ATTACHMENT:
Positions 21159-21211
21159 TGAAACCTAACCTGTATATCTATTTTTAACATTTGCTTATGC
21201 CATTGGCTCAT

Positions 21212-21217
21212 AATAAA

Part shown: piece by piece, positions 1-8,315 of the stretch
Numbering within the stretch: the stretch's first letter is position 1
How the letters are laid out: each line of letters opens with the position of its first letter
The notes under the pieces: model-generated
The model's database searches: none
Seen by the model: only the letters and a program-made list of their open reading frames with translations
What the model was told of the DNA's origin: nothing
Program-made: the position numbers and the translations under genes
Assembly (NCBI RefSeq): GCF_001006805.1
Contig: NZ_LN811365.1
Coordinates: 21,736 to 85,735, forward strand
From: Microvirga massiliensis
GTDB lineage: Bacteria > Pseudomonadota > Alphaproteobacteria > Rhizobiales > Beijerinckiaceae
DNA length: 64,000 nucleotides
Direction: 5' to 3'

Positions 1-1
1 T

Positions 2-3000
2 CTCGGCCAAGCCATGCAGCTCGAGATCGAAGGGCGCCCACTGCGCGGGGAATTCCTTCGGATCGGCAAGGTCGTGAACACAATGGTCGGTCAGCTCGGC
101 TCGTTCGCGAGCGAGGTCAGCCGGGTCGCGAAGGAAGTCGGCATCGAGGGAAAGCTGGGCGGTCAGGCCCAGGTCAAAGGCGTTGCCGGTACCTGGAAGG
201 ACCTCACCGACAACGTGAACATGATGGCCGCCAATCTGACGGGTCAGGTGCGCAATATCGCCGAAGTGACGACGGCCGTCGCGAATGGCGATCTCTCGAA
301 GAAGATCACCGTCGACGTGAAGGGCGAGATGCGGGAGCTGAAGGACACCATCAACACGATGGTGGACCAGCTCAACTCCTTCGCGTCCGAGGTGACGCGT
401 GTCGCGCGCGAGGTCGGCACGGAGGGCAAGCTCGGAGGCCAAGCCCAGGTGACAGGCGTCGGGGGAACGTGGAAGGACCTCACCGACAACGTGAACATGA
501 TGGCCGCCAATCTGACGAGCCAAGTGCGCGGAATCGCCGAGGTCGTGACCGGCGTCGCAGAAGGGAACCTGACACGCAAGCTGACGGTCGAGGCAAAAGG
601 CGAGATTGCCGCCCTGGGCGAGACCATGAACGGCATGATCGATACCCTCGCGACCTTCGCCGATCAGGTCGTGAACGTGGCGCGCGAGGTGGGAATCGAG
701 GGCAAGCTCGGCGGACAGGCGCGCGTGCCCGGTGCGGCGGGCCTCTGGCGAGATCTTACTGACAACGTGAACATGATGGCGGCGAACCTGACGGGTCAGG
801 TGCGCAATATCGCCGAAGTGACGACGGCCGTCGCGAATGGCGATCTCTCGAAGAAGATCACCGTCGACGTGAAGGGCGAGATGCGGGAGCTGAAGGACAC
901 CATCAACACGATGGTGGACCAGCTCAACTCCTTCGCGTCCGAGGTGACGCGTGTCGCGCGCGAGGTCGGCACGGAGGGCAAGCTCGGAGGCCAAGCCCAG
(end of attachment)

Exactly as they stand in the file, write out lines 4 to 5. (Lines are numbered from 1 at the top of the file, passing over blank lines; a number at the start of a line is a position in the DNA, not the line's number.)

Positions 21212-21217
21212 AATAAA